With capital appreciation bonds, some school districts will end up paying more than 10 times what they borrowed. In some cases, the payments don't start for 20 years. In some cases, the facilities that were built with the bonds will have been replaced by the time the money is paid off.

District officials usually decide what type of bonds to use after voters have approved the money through ballot measures, The Bay Citizen reported.

Earlier this month, state Superintendent Tom Torlakson and state treasurer Bill Lockyer urged school districts to stop issuing capital appreciation bonds until the state does a thorough investigation of the practices.

LindaL February 01, 2013 at 03:51 AM
It is important to note that MDUSD had the opportunity to issue $348 mil in capital Appreciation Bonds and reversed course when a district-wide coalition of community members worked with the Superintendent and School Board to change the district's direction. Our community saved $500,000,000 because MDUSD did not issue the remaining bonds as CABs. Other communities can do the same provided all of their bonds have not yet been issued. Shortly after this action by MDUSD, Palo Alto School District community members followed suit. Future generations living in these communities with CABs will pay the price 20 years down the road when they have capital improvement needs in their schools but are paying for the bonds being issued today.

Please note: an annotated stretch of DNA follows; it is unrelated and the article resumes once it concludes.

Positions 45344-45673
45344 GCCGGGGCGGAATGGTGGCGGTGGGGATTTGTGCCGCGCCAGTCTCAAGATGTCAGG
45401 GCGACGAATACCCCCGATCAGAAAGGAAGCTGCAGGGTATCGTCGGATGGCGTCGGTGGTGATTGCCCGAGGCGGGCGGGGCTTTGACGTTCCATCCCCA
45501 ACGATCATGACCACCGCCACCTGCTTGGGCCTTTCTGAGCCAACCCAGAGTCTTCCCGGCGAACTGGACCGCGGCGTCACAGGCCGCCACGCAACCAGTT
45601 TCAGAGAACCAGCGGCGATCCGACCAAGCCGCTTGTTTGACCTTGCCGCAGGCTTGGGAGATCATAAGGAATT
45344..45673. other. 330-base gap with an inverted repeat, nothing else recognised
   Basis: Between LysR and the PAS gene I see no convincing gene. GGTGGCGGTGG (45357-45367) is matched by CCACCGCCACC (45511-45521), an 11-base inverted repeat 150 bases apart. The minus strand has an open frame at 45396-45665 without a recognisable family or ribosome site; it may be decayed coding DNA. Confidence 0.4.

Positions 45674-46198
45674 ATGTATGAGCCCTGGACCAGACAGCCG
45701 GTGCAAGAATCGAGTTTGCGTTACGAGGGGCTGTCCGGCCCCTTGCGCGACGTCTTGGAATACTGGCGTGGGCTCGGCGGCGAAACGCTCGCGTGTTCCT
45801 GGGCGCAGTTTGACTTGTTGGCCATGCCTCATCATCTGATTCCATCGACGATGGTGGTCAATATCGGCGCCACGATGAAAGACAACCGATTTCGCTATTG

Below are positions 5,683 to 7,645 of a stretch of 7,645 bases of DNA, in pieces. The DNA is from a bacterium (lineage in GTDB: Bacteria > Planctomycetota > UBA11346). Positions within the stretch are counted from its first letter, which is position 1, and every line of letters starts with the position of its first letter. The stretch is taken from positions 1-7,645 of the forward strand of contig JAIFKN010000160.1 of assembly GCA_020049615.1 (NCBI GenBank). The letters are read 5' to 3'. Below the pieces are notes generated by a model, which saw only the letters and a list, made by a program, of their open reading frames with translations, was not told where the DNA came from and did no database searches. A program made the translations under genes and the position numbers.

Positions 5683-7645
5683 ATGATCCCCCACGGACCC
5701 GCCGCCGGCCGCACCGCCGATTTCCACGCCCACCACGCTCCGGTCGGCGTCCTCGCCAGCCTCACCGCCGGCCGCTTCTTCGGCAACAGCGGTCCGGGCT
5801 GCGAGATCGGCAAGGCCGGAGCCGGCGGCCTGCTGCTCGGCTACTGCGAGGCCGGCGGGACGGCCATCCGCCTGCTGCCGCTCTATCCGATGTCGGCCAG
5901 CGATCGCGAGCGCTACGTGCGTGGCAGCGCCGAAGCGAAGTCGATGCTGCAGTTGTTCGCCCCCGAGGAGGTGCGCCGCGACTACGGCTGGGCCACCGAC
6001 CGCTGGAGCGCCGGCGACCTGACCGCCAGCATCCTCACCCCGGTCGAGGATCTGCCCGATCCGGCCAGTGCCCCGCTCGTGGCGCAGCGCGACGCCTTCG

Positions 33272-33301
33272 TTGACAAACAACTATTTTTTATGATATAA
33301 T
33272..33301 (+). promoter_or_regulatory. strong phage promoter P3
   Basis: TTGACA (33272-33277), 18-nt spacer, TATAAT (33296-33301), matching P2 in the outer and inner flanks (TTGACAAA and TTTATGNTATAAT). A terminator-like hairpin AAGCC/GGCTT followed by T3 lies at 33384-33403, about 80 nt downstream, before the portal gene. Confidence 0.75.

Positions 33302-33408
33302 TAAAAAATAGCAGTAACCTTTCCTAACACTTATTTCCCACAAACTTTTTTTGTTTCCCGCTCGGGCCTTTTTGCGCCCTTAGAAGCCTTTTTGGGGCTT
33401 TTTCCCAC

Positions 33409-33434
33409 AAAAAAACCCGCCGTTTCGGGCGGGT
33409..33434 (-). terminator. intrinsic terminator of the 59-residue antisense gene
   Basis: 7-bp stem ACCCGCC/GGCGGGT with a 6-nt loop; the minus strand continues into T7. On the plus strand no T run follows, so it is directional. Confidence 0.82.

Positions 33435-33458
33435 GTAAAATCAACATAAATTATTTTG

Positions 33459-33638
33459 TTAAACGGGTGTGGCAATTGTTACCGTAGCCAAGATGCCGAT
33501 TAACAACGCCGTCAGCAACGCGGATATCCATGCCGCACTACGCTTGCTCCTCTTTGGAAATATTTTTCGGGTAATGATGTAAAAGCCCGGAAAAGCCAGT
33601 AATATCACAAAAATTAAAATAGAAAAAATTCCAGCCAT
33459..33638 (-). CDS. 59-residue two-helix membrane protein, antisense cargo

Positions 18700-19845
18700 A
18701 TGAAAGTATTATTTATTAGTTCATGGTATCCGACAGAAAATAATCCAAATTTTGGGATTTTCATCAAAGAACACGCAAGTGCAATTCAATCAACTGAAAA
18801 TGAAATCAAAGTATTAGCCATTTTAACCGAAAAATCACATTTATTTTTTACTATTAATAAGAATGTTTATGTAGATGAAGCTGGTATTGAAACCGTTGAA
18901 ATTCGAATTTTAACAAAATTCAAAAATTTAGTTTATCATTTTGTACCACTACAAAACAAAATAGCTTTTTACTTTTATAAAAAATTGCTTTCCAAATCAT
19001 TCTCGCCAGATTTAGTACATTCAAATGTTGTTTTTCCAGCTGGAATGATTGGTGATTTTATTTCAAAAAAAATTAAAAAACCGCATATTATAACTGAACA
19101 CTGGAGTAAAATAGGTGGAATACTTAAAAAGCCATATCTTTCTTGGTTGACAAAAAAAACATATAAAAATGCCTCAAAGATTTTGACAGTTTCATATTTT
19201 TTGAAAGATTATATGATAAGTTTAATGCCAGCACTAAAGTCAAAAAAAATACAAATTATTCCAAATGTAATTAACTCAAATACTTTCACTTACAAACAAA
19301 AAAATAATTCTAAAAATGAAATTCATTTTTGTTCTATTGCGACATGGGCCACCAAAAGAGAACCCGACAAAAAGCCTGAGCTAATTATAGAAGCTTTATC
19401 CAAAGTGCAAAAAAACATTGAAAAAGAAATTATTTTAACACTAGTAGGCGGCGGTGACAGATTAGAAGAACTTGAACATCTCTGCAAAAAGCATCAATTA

CT- West February 01, 2013 at 04:39 AM
Well, all I can say is California is not known for having the brightest voters in the land.
James Younger February 01, 2013 at 11:47 PM
Voters vote on the purpose of the General Obligation Bonds and the aggregate principal amount of the Bonds not the structure. See LindaL above, the Superintendent and School Board approve the structure of the Bonds. Besides issuing a huge amount of capital appreciation bonds, Acalanes High also issued cash-out refunding bonds in 2004 that were eventually outlawed by the State Attorney General.
LindaL February 02, 2013 at 03:06 AM
James, you are right but the voters do play a role. In the case of MDUSD the voters passed this bond measure because it would provide $348 for improvements at no increase in their tax rate. That statement alone should have caused the voters to pause but something for nothing was too hard to resist. After being approached to make a change MDUSD had to have the courage to go back to the community and say we are going to change the structure and it will cost you today but save you $500 million over time. More districts need to do the same. More communities need to insist.
Arthur Clarke February 09, 2013 at 01:06 AM
How long will it take to pay off those Walnut Creek school district bonds; what is the interest rate? For a fully amortized home loan of the same duration and rate, what portion of the total payments would be principal, and what would be interest?